NUNES: Yes, I was very surprised at that. And also, this has been the narrative for a long time about this Trump tower meeting that lasted for a total of 20 minutes.


NUNES: Even in -- even in his report, he says that. So, how can you not know? If you've looked at everything to do with that Trump Tower meeting, you know that House Republicans have been talking about this for months. It was in our report that we wrote about Glenn Simpson in Fusion GPS being meeting with Natalia Veselnitskaya, who was the lawyer that met with the Trump Tower -- at the Trump Tower meeting that supposedly had the dirt.

So, you know, the fact remains that Glenn Simpson who was working for the Democrats, working for the Clinton campaign met with that lawyer. We think, at least, three times that we know of right around the same time possibly more.

So, how do you not put that in your report? How do you not interview Glenn Simpson? I mean, so there's so many questions that need to be answered, still.

MACCALLUM: Yes, and Representative Collins, they just raised questions about -- you know, if Robert Mueller wasn't that intimate with the details of all of this, and didn't know who some of these players were, you know, who was running the show here?

And I wonder now if Democrats don't look at yesterday and say, you know what, we should have put the attorneys out there. We should have asked for them to come testify about their report which for the Democrats might have been a lot more compelling.

COLLINS: Well, it could be. But let's also put this a very much perspective. Democrats are trying any way they can to get somebody to tell them what they want to say. It is unprecedented to bring an investigator to a committee to explain in a prosecutorial setting what they did or didn't do.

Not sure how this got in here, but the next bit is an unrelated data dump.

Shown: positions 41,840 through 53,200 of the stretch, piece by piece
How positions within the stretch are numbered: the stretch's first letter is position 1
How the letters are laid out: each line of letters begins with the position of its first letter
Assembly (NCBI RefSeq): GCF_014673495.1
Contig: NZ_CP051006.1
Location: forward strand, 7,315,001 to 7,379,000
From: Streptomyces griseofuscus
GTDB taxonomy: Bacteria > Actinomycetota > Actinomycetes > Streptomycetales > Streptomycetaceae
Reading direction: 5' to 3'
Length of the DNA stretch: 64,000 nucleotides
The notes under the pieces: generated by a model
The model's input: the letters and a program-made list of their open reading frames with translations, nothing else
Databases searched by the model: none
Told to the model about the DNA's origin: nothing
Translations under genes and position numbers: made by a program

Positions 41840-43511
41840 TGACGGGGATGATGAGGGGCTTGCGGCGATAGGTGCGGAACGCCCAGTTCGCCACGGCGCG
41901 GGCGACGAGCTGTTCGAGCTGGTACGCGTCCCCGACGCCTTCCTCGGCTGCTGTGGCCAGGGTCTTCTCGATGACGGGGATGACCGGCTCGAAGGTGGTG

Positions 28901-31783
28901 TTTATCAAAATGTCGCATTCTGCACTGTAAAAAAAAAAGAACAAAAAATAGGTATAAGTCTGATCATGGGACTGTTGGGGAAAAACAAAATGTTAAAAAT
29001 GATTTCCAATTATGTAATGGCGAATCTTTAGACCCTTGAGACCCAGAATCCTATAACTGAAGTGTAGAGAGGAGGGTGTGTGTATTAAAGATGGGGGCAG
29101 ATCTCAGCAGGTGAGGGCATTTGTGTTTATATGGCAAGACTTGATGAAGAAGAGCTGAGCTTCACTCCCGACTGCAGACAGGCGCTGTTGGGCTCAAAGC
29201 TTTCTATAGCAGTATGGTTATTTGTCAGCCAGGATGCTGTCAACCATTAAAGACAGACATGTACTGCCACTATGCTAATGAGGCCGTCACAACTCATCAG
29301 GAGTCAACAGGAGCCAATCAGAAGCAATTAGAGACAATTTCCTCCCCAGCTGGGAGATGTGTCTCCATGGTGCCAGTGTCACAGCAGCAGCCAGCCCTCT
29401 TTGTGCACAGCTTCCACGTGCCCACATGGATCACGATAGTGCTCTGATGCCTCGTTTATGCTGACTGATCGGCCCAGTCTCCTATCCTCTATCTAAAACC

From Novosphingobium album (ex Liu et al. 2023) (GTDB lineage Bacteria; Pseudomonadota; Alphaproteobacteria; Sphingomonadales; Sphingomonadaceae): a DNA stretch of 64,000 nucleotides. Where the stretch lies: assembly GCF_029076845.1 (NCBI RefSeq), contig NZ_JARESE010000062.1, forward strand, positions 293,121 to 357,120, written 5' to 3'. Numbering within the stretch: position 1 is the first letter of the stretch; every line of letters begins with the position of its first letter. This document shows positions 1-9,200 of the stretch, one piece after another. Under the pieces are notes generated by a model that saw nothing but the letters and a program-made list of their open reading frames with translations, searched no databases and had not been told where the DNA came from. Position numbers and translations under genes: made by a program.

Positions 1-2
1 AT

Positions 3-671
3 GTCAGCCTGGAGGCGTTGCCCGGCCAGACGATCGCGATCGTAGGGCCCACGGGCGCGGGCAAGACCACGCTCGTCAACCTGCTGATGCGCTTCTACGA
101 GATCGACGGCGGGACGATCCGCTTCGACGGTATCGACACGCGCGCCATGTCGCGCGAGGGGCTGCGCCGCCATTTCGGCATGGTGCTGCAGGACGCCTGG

This was -- is something that we go to the narrative that's been out there about Mr. Mueller saying, "We didn't exonerate the president." There's another way to put that is we didn't have enough to find him guilty.

Let's be honest with our assessment and just say it was not Bob Mueller's position in place and we rattled this off yesterday. It was not -- it was the first time he's ever done it to say, "I didn't exonerate somebody."

There's no prosecutor in this country who walks out and says, "I'm exonerating you." They either find guilty or they find not guilty.


COLLINS: That's all they look for.

MACCALLUM: Well, both sides can do -- you know, take away from that whole conversation what they wanted to take away. Because even though, you know, it laid that out, I thought quite clearly that exoneration is not the duty of this task. It's not part of what they can determine. It's only either whether or not there's enough evidence to prosecute. And if you don't have it, then you don't have it. Then, that's the end of the story.

MACCALLUM: I want to get to -- you know, some of what you were doing today, Congressman Collins. Because you, you know, I think that a lot of Americans hope that now we're going to get some things done on Capitol Hill. And I think you expressed sort of a similar feeling today when you were talking about immigration at a hearing that you were at which was -- you know, about another topic.

But let's watch what you said today about this and then, get you a reaction.